Middle-east Arab News Opinion | Asharq Al-awsat

Destroying Art in the name of righteousness | ASHARQ AL-AWSAT English Archive 2005 -2017
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Tunisian Salafi groups were once again engaged in violent outrage last week.

Anger spread across the country in some of the most serious disturbances since the awakening of radical Islamic groups in the aftermath of the Tunisian revolution. The latest attack was carried out in the name of “upholding religion”, which these Salafi groups believe has been harmed because of an art exhibition.

These are the same entities that have previously been “angered” on more than one occasion over the past months because of films, exhibitions and paintings, because of non-veiled students, and because of gatherings promoting expression and creativity. However, the Salafis’ most recent display of lawlessness caused extensive security strain in various parts of Tunisia, where people were carrying knives, Molotov cocktails, and attacking security personnel.

We may not find it surprising that these groups are drifting towards violence, and indeed the serious call from one imam to shed the blood of the artists participating in the exhibition does not seem out of place in Salafi literature, but what raises a lot of anxiety and discomfort is the position of senior state officials towards what happened. The Minister of Culture stated that he would lodge a complaint against the exhibition’s organizers, and would close the exhibition hall, talking extensively about the sanctity of religion. Here we should note that the painting that caused such outrage was not present in the original exhibition. Nevertheless, his position was shared by the Minister of Interior and the Minister of Religious Affairs, along with leaders of Tunisia’s ruling Ennahda party.

The stances of these officials equated the actions of those who carry knives and petrol bombs, vandalize buildings and attack exhibition halls and innocent people, to those who merely painted a picture, wrote a piece of prose or took a photograph. These officials were quick to condemn the paintings and the artists despite the fact that they were yet to see their work. They cited what they called the “irresponsible behavior” of the artists, blaming them for the deterioration of security that the Tunisians currently fear.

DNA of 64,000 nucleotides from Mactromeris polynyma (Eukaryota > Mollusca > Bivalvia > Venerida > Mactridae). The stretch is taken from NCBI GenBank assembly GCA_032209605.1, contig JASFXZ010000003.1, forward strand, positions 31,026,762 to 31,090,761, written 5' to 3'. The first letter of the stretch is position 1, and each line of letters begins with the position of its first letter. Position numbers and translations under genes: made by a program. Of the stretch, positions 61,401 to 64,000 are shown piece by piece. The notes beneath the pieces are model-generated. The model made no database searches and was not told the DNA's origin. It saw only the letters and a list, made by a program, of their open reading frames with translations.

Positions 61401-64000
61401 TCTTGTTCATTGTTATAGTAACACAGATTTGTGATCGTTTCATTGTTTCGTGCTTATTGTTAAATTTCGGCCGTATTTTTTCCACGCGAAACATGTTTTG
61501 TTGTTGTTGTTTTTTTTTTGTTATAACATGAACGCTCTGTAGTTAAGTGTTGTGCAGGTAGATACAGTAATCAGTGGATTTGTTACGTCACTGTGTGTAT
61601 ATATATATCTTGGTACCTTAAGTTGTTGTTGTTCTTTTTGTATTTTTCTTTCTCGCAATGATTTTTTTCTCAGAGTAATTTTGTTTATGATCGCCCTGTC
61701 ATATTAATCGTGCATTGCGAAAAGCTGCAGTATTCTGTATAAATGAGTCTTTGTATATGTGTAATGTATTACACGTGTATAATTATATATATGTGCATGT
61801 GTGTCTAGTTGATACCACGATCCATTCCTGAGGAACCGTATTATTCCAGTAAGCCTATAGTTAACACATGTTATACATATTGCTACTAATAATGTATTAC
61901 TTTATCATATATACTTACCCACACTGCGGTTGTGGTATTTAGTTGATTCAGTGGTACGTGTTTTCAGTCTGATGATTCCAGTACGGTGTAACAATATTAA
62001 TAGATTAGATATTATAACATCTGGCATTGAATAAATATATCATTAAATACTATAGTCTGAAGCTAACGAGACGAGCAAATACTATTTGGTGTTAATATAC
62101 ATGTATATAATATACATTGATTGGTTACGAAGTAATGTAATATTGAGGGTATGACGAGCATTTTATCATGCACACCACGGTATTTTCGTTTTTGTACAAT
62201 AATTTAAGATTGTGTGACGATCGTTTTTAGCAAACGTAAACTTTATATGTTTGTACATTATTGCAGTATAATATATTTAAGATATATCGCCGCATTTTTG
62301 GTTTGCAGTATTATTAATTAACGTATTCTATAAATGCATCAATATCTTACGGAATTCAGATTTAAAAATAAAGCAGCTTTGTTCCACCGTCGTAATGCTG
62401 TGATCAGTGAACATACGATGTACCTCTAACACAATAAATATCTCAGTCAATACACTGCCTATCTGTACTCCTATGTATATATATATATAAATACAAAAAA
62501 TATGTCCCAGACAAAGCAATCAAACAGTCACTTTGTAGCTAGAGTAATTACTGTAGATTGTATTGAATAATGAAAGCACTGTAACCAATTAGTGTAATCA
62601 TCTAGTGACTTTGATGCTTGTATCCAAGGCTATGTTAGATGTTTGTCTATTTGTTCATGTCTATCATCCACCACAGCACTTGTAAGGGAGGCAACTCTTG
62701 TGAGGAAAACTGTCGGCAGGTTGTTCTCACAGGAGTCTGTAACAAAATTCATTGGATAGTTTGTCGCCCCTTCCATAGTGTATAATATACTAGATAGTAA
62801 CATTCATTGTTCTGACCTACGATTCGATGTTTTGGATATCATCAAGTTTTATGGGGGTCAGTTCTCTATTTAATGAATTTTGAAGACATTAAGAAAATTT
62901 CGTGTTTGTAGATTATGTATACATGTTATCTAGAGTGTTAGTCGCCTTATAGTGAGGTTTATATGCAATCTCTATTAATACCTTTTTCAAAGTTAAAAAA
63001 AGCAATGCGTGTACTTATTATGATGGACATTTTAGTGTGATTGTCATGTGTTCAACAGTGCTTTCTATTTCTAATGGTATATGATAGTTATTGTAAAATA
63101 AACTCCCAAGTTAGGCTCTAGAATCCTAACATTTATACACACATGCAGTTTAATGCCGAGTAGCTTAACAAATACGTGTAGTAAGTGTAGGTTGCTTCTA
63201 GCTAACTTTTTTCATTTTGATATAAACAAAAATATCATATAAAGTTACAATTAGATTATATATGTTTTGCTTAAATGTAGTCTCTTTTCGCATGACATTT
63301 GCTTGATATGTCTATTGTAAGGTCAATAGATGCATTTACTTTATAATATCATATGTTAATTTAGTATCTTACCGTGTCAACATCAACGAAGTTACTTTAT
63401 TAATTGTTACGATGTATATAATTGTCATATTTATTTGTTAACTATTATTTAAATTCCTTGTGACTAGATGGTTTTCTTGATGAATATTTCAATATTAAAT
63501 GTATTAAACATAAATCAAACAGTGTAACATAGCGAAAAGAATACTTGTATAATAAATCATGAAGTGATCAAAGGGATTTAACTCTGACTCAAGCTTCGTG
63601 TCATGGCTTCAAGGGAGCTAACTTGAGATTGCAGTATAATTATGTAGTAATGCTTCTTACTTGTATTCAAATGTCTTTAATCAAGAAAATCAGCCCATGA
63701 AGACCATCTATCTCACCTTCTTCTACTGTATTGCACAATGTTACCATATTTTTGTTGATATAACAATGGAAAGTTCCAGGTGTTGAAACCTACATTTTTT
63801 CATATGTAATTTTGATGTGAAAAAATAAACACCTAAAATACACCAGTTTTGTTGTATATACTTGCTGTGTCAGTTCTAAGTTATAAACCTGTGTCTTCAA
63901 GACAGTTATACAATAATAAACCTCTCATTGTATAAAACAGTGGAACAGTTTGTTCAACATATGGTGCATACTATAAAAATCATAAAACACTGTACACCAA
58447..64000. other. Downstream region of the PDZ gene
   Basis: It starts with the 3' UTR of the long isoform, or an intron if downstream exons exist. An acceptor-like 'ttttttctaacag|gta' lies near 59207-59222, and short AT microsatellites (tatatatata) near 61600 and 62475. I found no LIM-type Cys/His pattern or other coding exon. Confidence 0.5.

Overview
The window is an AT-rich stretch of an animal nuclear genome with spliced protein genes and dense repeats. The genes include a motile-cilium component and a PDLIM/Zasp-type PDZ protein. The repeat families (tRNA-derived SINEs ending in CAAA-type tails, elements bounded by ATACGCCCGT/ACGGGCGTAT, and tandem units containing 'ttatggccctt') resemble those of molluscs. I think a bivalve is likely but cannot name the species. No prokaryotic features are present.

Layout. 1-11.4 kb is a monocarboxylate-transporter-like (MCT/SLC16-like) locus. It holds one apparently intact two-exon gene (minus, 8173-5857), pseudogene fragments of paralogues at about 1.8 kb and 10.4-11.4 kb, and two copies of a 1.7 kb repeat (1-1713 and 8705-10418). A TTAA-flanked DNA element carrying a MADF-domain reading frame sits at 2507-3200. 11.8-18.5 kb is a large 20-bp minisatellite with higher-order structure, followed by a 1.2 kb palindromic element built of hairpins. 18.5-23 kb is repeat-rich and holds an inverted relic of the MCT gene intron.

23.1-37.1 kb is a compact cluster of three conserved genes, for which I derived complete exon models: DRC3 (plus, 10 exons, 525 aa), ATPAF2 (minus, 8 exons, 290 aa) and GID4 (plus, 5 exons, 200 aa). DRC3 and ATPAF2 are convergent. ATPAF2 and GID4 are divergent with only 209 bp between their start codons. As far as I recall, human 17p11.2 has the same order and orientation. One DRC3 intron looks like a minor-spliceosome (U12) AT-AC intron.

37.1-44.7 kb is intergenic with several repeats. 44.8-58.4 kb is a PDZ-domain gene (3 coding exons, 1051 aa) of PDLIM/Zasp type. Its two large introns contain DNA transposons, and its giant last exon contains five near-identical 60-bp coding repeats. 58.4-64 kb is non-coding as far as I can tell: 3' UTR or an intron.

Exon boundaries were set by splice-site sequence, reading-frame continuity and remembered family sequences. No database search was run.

There is a renewed sense of bitterness prevailing among youth and cultural circles in Tunisia, especially after the new authorities were quick to imprison an editor a few weeks ago because of a published picture that was deemed immoral. When the revolution’s wounded protestors demanded their rights, these authorities dealt with them cruelly, but on the other hand they have leniently dealt with those who assaulted universities and professors, those who attacked journalists, and those who took down the flag of Tunisia and replaced it with a religious one.

Did the Ennahda leader Rachid Ghannouchi not say about the revolutionaries: They are our children and they remind me of my youth?

If Ghannouchi understands the enthusiasm and passionate emotions of Tunisia’s youth, then he must also recognize the right of any group to demonstrate and express their views. However, carrying knives and Molotov cocktails, vandalizing property and committing violence is not expressing an opinion and wasting the blood of others is not freedom of expression.

The revolution that was staged in Tunisia called for freedom and dignity; it did not call to establish a religious state or a particular way of life. It is true that Tunisia, more than other states and societies, is experiencing a problematic relationship between Islamic groups and the concepts of liberty, but this relationship should always be open to discussion and debate.

The freedoms of belief, women, art and the body are the core battlefields of the fight for democracy in the Arab world.